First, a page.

Months of preparation went into designing and constructing my dress, which graced the catwalk for only a moment. And do you know what – that moment was absolutely worth it. I cannot wait to do it all over again!
The girl who modeled my dress, Laura, was so graceful and professional. I couldn’t be happier with how the dress flowed and moved on her. She really nailed that walk and breathed life into my vision. All the models were from Wilhelmina model agency.
The dress is a strapless, floor-length evening gown. It is made from a lustrous fabric that is smooth to the touch. I named her: she’s called the Champagne Divorcée. I envisioned this concept when I realized the dress I was making looked a lot like a wedding gown – she features a dramatic sweeping skirt with a subtle train, princess seams to offset an hourglass silhouette, and is cut low in the back. This dress is for the sophisticated woman who accepts nothing but the best. She embodies glamour. She has an ex-husband (or two) and the only jewelry she wears are diamonds and rose gold. She has found a new love and is ready to walk down the aisle again – this time in a champagne-colored dress. You can see Champagne Divorcée in motion at these Instagram videos here and here (slow-motion).
The strapless bodice is held in place by spiral steel boning on the inside, which is inserted in the white channels you see here:
The dress has a satiny lining on the inside. I bought the fashion fabric and the lining fabric during my trip to Toronto, Canada in July!
I started working on the dress in July, and didn’t finish working on it until the day of the show. This was with fairly consistent work – I worked on this dress on weekdays I was free after work, on Fridays evenings at Made Studio, and on the weekends. I’d say I probably spent 60-100 hours working on it. It involved a lot of hand-sewing. Custom-made eveningwear is no joke. I can truly appreciate the prices of couture and custom-made pieces now, after creating a one-of-a kind handmade piece myself.
Here is the lovely Laura, posing in line just minutes before she stepped on to the catwalk:
The day before the fashion show was especially grueling and stressful. Originally, Wilhelmina Philadelphia was scheduled to send over the models to Made Institute two weeks before the fashion show. This way, the design students would be able to fit their dresses and design pieces to the models and make any necessary alterations beforehand. I needed to fit my dress on a model, since you cannot put in a zipper or hem the dress before you fit it to the person who will wear it.
During a fitting, you decide which model your piece fits best and choose who will wear it for the show. Fitting consists of pinning the dress to the model, seeing how it drapes over her curves, seeing whether it needs to be taken in or taken out, and deciding where to end the hem.
Unfortunately, as it turned out, Wilhelmina had to change the fitting day from two weeks before the show to one week before the show – and the models who would fit my dress could only meet with me the day before the show. Needless to say, this sent me in a panic. Sewing an invisible zipper (notoriously difficult) and hemming (notoriously tedious), and sewing up the lining all in one day? I was freaking out. Rachel, my teacher and the Made Institute owner, assured me it could all be done in one day – and true to her word she stayed at the studio until 2 am on Sunday morning. There were a handful of design students at the Made studio that day, hemming, sewing, hammering, and otherwise constructing their final looks. I left the studio at 5:30 am on Sunday – a mere 10 hours before the show. When I left, there were 3 other students still diligently working on their pieces.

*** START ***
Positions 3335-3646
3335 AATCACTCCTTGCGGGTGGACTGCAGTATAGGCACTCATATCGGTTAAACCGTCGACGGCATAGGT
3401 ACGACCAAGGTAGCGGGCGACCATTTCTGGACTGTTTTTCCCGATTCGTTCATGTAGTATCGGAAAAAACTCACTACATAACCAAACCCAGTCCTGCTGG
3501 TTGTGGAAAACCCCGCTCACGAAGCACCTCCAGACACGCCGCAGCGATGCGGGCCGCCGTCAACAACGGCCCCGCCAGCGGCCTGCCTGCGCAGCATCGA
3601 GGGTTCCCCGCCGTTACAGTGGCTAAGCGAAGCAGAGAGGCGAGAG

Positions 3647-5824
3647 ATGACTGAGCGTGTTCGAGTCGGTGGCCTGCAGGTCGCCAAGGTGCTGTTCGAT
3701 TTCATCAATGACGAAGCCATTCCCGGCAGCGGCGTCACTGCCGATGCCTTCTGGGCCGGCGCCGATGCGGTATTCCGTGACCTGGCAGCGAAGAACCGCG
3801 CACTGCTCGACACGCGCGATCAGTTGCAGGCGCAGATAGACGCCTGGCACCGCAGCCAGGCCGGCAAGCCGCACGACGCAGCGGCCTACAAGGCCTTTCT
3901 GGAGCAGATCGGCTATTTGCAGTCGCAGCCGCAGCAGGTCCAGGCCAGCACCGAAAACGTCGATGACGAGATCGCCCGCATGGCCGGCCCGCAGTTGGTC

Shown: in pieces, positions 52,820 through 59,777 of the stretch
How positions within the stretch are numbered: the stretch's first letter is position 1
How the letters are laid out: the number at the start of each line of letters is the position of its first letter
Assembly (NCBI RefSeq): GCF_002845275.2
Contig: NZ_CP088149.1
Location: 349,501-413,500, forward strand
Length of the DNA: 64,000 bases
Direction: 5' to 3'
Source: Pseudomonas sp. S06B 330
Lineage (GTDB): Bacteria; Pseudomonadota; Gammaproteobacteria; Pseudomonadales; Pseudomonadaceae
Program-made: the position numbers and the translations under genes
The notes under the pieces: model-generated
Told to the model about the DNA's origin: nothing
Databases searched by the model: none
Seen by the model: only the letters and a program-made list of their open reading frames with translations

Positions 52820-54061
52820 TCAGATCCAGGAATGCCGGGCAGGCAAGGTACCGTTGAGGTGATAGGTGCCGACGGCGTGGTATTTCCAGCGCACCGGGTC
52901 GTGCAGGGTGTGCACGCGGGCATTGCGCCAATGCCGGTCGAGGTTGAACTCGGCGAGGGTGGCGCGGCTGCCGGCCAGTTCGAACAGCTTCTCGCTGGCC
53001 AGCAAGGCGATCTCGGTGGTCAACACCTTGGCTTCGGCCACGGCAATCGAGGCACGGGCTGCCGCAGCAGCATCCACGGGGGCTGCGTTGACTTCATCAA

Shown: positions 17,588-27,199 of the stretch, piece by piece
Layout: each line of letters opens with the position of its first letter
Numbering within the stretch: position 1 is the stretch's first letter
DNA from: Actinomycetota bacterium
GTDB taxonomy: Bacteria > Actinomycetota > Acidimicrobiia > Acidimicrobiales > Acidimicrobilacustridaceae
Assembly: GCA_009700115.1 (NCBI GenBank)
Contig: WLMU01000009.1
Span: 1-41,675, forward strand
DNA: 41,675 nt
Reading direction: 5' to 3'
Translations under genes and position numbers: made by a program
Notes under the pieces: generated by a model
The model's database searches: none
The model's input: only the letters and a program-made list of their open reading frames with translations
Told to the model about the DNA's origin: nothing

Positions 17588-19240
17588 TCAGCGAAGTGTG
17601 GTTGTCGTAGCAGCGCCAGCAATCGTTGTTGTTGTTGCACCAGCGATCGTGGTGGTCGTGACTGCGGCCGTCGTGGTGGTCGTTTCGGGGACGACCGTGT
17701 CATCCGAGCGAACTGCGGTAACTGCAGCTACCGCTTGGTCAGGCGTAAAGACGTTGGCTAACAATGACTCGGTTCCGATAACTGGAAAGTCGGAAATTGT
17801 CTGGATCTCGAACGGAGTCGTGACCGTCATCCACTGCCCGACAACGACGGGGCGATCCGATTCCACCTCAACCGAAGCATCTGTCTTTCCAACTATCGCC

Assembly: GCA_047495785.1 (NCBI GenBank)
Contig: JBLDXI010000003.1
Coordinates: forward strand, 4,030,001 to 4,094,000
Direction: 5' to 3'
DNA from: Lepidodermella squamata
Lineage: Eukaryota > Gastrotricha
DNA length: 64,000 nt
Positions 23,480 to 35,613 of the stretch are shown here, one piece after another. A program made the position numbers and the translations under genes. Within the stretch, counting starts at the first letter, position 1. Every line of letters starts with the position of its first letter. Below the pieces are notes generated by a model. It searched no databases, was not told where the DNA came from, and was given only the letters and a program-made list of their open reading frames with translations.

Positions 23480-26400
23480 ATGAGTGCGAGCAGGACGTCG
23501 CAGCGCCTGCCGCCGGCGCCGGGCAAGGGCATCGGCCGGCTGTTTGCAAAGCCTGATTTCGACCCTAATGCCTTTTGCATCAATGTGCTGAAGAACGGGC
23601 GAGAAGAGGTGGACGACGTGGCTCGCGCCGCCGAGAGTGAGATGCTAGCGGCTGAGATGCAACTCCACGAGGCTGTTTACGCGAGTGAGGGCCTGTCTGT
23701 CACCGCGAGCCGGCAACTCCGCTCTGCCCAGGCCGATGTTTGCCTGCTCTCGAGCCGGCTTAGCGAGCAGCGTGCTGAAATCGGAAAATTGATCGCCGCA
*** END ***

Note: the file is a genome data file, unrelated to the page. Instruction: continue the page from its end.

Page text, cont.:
On Sunday morning, the day of the show, I had a moment of panic when it seemed that the dress was too small for Laura, who was modeling it. The zipper would not move up beyond her waistline. I ran out the studio to find Rachel, who was working with the cinematographer to adjust the background for the catwalk. When she came in the studio and saw the situation, she immediately knew what to do: ask Laura to hold her hands tightly on her hips, then for me to hold the top of the zipper teeth taut while she zipped it up. Thank God it was a simple fix! LOL. All the zipper needed was some elbow grease.
Unfortunately, Rachel did find another issue – there were a couple of stray stitches on the fashion fabric, which I accidentally made while sewing the lining on the inside. So I had to take that out and slipstitch the bodice lining again.
I didn’t officially finish the dress until an hour before the show – at which point I steamed the dress so it could be wrinkle-free and magical.
Other students were adding finishing touches at this point as well:
When it was time for our designs to walk down the runway, we (the designers) stood behind stage. There was a tent backstage where the models quickly changed in and out of the looks, and an impressive pile of clothes on the table where garments were hurriedly cast off as they undressed. My dress was in the Eveningwear category, and at the end, all of the designers walked down the catwalk together and waved at the crowd. If I can find a picture of that online, I’ll be sure to post it here later.
Candid of the models waiting in line to walk. You can see the white tent where they got dressed in the background
One of the Made Institute design graduates, Renee Hill, has a fall/winter collection and even showed during New York Fashion Week!
Here are some more looks that walked down the catwalk during the fashion show:
I had a fabulous time yesterday, it was an amazing experience. I cannot wait to do it all over again.